We’ve all been there, it’s late at night and all you want to do is make a beeline to your bed. But before you can begin the eight-hour cuddle session with your sheets, there’s one thing nearly every black woman must do: Remove her makeup? No. Brush her teeth? We’ll worry about that in the morning. Hygiene can wait but frizzy edges and a dried-out do cannot. Before we lay our heads to rest, we dig into our drawers, medicine cabinets, mattress crevices or wherever that secret spot may be to retrieve perhaps the No. 1 black girl beauty item, the satin scarf.

Like a favorite pair of jeans, every black girl has her go-to scarf. We know the types: the hand-me-down from grandma, the knock-off designer brand from the local hair store, the bonnet for the natural sistahs, and the mini-me, 1 foot by 1 foot piece of fabric that barely covers your head, only ties in the front and will most likely be laying next to you in morning. And then there’s old-faithful, tattered and torn but strong and mighty, locking in just the right amount of grease and oil sheen from the last wear.

Yes the satin scarf, or what I affectionately refer to as the “urban turban,” is perhaps the greatest love and the biggest annoyance of my life.

Now don’t get me wrong, I love my hair and all of its personalities, but whether relaxed, natural, chopped, twisted, or dreaded, maintaining an A-plus coif can sometimes be a hassle and dare I say, an inconvenience. No matter if I’m at the gym, airport or a “late night early morning,” the issue of when and where to throw on my scarf always seems to arise more often than I’d like.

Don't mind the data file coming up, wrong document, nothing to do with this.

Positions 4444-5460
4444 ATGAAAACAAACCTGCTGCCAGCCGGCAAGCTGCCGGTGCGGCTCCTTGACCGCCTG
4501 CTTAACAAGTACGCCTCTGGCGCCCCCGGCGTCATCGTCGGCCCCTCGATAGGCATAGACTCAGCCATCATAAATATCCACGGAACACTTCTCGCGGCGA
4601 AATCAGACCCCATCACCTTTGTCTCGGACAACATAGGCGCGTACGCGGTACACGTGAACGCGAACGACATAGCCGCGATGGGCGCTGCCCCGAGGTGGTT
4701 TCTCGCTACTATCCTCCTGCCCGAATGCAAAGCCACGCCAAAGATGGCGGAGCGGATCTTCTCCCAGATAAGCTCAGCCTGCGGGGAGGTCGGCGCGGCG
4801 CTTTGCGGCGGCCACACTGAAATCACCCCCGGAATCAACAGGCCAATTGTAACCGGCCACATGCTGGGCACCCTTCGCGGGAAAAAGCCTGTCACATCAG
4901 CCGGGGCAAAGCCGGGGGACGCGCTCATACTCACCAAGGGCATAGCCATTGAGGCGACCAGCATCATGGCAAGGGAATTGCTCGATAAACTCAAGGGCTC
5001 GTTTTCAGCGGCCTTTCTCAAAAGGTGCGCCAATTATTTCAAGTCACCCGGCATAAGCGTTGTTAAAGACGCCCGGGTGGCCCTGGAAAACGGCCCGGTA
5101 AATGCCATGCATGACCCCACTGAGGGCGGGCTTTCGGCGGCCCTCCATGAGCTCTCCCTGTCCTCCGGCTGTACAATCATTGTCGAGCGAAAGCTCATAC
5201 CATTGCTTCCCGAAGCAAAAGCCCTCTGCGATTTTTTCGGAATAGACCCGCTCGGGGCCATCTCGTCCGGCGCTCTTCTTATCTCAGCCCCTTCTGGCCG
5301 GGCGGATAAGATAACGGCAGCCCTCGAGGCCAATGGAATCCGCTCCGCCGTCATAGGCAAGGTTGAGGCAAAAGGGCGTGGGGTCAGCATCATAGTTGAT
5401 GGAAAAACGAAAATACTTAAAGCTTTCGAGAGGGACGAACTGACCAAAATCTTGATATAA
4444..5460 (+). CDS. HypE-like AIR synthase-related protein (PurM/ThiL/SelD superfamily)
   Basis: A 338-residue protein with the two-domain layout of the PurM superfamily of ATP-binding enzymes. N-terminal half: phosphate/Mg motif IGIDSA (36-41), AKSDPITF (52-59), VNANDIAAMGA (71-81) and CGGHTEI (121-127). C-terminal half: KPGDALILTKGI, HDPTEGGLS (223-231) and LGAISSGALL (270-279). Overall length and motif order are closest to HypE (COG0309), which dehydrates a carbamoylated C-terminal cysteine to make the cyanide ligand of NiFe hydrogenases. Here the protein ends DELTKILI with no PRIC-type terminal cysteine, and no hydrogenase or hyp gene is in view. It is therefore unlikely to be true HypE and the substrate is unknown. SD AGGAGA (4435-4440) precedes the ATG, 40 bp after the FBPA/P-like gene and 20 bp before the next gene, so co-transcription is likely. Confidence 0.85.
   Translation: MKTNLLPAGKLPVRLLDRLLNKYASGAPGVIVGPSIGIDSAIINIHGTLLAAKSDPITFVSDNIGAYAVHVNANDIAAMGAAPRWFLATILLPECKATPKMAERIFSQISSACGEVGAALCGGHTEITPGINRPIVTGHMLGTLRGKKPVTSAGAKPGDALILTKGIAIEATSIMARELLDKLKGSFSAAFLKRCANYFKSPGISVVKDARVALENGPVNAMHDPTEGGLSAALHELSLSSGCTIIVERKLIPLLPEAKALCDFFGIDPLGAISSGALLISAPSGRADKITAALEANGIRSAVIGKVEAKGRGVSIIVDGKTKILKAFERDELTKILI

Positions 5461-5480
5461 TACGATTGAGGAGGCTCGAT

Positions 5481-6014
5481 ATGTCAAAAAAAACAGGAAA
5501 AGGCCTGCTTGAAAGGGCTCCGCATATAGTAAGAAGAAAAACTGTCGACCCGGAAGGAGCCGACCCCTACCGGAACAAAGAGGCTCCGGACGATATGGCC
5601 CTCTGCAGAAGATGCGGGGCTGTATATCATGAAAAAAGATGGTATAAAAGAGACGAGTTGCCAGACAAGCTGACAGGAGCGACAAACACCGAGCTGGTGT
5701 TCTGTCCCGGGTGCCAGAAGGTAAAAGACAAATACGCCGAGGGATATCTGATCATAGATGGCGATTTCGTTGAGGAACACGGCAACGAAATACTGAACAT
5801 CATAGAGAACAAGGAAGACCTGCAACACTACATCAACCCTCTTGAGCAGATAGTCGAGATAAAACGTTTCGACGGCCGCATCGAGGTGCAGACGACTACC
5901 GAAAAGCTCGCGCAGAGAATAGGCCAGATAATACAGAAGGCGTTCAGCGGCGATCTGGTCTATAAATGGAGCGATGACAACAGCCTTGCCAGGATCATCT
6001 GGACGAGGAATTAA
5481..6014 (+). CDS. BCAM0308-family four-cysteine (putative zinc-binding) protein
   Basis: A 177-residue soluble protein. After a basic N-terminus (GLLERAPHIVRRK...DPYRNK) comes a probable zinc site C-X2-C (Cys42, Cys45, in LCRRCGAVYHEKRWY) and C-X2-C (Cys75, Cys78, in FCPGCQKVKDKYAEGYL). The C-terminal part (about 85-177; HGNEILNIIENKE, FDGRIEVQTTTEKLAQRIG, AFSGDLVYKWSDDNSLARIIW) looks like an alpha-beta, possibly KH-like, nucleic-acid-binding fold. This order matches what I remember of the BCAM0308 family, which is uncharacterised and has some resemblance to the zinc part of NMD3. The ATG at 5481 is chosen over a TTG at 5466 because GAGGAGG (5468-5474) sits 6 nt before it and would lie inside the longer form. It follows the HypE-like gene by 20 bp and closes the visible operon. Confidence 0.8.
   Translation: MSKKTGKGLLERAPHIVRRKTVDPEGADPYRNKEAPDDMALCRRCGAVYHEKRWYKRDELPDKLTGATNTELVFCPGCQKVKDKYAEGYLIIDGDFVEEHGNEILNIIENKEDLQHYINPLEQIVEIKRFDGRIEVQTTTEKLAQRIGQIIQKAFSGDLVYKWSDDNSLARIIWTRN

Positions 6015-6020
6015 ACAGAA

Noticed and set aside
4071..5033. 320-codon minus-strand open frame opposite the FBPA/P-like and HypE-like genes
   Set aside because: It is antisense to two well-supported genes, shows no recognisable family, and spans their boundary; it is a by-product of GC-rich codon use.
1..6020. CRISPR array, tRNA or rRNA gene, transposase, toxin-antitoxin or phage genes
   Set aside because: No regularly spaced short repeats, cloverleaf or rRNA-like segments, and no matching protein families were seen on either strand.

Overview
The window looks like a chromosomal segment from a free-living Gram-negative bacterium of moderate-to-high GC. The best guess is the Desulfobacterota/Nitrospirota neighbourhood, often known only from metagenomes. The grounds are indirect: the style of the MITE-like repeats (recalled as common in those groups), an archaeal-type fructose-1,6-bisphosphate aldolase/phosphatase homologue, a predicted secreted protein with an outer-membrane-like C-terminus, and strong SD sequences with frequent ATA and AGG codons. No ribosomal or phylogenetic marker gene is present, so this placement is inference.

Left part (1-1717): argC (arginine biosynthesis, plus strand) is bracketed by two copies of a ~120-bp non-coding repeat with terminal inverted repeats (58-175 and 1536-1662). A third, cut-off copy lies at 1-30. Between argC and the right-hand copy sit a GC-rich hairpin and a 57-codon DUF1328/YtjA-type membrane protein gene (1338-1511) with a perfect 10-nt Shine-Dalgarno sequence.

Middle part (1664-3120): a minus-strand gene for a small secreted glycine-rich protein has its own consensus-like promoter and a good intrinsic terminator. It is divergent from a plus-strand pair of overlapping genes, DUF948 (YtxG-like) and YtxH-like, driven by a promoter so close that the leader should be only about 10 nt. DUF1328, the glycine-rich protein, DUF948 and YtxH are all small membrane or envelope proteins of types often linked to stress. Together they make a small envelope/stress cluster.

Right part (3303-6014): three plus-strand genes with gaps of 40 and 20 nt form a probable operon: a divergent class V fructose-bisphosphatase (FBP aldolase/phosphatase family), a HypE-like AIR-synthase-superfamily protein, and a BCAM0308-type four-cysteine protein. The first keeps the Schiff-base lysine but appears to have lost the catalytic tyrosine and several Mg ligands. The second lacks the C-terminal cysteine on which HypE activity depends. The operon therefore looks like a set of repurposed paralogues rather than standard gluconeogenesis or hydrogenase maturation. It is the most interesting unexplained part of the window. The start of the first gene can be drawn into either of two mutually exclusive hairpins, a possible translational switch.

But let me explain.

I travel a lot for my job and often face the issue of whether or not to brave a dry, cloth seat cushion for the next five hours or whip out my satin savior and power through the airport as Aunt Jemima 2.0. And then there’s the gym. We’ve all seen the sistah sprinting on the treadmill with a scarf on her head (ladies why we do this I do not understand. I tried it and after an hour in the gym I unwrapped my hair only to find it a matted, tangled and damp mess).

As much as I love my scarf, and Lord knows I do, there’s only so many times I can explain black hair care 101 to a white college roommate, or explain to a beau, part-time lover or whoever Mr. Right Now may be, why my scarf and I are a two-for-one deal that will not be sold separately (as a natural newbie I must say it’s even worse when you have to breakout the grandma bonnet). But this is just the tip of the iceberg. Let’s not even talk about road trips, bathtubs, convertible rides, and the list goes on.

But I digress.

If it seems like my scarf issues are based solely on other people’s perceptions then you’re probably right. I’ll be the first to admit that deep down I have an inner fear that by sporting my urban wrap I run the risk of being “that girl.” You know, the woman out and about at 2 p.m. running her weekend errands with a green and gold scarf on her head just daring you to say something to her. And because there’s the unspoken black woman’s law, which plainly states that no sistah shall ever insult another sistah’s wrap, at least not in public, we don’t. We stare, we sigh, we shake our heads and as much as we may not want to admit it, on some level we relate. Maybe she’s in the middle of getting a new weave, maybe she has a big date later that night and her hair needs a few more hours of satin slumber, or maybe it’s just that kind of day where the motto is “I don’t give a…”

But don’t let the rant fool you. Like I said, I love my hair and wouldn’t trade one coarse follicle for the world. However I do believe that every now and then it’s healthy and okay for us as black women to take a moment and collectively lament about the daily nuisances that come with being a colored girl — and today this is mine.

Ladies, is my rant in vain or can you relate? Speak on it!

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